by Lee Payton
Photo © Ray Kasprowicz
As you know, Vernon Forrest was murdered on Friday night. This summer has been hard on the boxing community as we have now tragically lost Arturo Gatti, Alexis Arguello and Marco Nazareth.
I just want to go over some of the memories I'll always have of The Viper.
Vernon Forrest will be forever known as the guy who had Shane Mosley's number. He was the one who kept Shane from heading to the 1992 Olympics, and years later he would violently snatch Sugar Shane's welterweight title.
I remember the negotiations for the first Forrest-Mosley fight. Shane was looking for another showdown with Oscar De La Hoya, but wanted too much money so the Golden Boy turned down the offer. There were two guys left to fight- Vernon Forrest and Winky Wright.
As a huge Mosley fan I didn't want to see either of those opponents. Rather than go up in weight to face Winky, Shane chose to defend his championship against Forrest.
I was a nervous wreck before the first bell, for I knew Vernon Forrest was a tough customer. He had the physical tools, a great amateur pedigree, and he was undefeated as a pro. But the scariest thing about him was his hunger. I knew he was starving. Shane... I wasn't so sure about anymore.
Forrest got the opportunity because he had been on HBO a few times before that, standing up to some heavy right hands from Vince Phillips and winning a belt on his second try against Raul Frank.
The first fight with Frank ended early because of a clash of heads. They did it again, and Forrest looked like he hadn't taken a day off in months. He weighed in very light and had put on almost nothing by the time they got into the ring, indicating that he may have been over-trained.
It didn't matter. After a rough 12 rounds Forrest was declared the winner. He finally had the title belt he wanted so badly. It was just the thing he needed to get bigger opportunities that were hard to come by for him.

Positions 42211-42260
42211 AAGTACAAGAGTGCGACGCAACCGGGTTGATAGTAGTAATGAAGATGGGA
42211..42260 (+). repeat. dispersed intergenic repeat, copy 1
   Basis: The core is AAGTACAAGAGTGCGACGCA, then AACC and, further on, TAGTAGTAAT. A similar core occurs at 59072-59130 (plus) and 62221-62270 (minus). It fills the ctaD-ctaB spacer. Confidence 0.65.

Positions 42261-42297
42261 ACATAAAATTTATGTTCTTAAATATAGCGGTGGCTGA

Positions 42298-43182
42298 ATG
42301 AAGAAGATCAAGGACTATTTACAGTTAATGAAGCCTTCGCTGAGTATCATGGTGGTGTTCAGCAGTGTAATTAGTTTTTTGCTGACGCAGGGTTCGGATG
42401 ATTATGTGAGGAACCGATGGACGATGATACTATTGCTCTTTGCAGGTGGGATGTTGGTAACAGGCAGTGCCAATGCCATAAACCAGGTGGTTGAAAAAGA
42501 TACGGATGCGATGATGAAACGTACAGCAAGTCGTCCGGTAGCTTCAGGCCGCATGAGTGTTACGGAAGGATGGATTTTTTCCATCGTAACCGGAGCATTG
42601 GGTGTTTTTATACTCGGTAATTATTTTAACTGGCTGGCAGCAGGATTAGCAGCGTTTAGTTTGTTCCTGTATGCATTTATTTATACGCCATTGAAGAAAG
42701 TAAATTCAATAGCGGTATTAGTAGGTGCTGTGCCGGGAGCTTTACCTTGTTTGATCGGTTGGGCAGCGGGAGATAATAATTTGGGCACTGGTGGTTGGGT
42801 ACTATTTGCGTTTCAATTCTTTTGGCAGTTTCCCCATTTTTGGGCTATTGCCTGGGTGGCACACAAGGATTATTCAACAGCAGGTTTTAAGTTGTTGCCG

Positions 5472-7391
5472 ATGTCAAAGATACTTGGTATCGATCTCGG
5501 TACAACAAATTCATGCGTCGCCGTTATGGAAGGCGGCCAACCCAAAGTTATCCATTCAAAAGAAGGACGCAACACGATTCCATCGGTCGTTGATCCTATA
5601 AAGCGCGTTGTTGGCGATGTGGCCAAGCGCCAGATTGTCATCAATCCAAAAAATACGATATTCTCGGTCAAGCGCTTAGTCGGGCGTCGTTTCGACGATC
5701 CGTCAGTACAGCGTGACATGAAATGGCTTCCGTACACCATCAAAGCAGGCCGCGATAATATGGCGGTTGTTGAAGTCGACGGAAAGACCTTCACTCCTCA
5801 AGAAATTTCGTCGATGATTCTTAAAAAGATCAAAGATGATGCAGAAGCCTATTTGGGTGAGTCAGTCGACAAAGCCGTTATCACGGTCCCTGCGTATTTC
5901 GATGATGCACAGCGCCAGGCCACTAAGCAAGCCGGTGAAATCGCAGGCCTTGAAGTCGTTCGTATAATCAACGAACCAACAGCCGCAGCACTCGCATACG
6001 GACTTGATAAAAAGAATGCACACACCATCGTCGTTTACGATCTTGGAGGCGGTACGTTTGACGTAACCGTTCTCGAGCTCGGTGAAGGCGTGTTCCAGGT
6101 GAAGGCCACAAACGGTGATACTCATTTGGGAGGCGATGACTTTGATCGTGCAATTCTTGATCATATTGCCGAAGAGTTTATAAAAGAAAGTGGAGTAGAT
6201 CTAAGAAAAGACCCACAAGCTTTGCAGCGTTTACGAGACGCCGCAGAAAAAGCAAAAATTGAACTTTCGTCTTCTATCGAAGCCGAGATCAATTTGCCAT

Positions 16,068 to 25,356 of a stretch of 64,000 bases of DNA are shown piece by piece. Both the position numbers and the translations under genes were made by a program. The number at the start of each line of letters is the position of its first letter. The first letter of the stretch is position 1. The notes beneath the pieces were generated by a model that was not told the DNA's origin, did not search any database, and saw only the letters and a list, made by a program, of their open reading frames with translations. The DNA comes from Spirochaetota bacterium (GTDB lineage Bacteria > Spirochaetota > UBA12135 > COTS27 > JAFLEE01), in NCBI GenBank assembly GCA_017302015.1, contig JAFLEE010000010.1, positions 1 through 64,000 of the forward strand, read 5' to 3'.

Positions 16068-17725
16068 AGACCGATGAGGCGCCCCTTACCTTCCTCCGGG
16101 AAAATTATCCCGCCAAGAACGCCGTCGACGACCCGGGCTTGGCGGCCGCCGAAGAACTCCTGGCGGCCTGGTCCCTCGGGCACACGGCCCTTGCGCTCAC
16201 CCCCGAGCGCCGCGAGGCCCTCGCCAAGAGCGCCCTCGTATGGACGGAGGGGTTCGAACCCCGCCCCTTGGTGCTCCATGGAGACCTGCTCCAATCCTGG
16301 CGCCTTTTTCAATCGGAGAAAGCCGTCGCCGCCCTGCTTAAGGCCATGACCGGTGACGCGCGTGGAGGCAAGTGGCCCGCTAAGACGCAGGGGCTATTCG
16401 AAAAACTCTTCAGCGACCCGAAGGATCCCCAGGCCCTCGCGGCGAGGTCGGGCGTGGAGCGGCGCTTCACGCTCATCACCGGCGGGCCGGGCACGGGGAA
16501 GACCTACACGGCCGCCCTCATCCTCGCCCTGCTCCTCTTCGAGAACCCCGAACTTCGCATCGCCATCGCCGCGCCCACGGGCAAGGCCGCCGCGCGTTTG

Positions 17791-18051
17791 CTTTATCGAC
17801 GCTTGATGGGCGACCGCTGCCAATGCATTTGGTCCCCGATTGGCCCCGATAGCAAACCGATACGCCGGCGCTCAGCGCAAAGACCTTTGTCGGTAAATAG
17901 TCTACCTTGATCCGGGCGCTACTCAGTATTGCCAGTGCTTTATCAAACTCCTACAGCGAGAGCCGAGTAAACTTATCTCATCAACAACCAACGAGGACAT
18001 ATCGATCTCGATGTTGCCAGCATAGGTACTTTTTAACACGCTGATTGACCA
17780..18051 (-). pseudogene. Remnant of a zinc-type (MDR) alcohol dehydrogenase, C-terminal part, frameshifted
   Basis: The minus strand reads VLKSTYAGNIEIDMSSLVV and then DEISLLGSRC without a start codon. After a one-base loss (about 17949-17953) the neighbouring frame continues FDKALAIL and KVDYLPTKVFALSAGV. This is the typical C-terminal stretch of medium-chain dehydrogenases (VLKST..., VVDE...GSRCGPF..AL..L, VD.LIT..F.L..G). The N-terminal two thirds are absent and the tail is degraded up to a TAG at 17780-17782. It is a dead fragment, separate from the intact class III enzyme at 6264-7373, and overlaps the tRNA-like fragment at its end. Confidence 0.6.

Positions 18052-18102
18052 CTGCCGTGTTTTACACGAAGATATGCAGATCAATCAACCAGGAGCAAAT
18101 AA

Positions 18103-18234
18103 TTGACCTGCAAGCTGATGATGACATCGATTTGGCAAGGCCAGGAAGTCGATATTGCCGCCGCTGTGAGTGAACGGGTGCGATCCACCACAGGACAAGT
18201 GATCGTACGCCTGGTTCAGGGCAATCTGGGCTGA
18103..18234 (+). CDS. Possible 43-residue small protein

I was depressed for over a week because of what he did to Shane, so I was jumping for joy when wild man Ricardo Mayorga stopped him with a right hand club to the temple. I actually thought the stoppage was a little premature, but hey...
They fought again and in a contest that could have gone either way Mayorga's crazy aggression won him the majority decision.
Mayorga is thought of as a bit of a joke these days, but in his prime he was obviously a load. He had big power that came from putting 100% of himself into every shot, deceptive quickness, brutal strength and a granite chin. Forrest just couldn't back him up or get him to sit still, which messed with his cool, technical long-range style.
Even getting back into the ring with the only man to ever knock you out takes a lot of guts.
After that his career was slowed to a halt by injuries. No one really knew if we'd see him in the ring again. He had money and unlike a lot of fighters, had no problem finding something to do when he wasn't fighting. He was deeply involved with a group called Destiny's Child, which helped disabled adults in their everyday lives.
Of course, he came back at less than 100% to beat Ike Quartey and Carlos Baldomir. He lost a very close decision to Sergio Mora in 2008, but dominated the rematch 3 months later.
I'll always remember Vernon Forrest as a good guy, even after what he did to one of my all-time favourites. He was a helluva fighter at one point. The type of guy I think many of the great welterweights would have had real trouble with. He had a very long, hard, quick jab that he really believed in. He could also punch like Hell when he sat down on his shots. In fact, Forrest is the only guy I have ever seen hurt Shane Mosley.
As far as boxing goes, he'll probably always be underrated, but his good deeds are far more valuable than anything he may have achieved in the ring. Rest in peace, Champ. Your legacy as a man is secure.
e-mail Lee Payton
Monday, July 27, 2009
by Lee Payton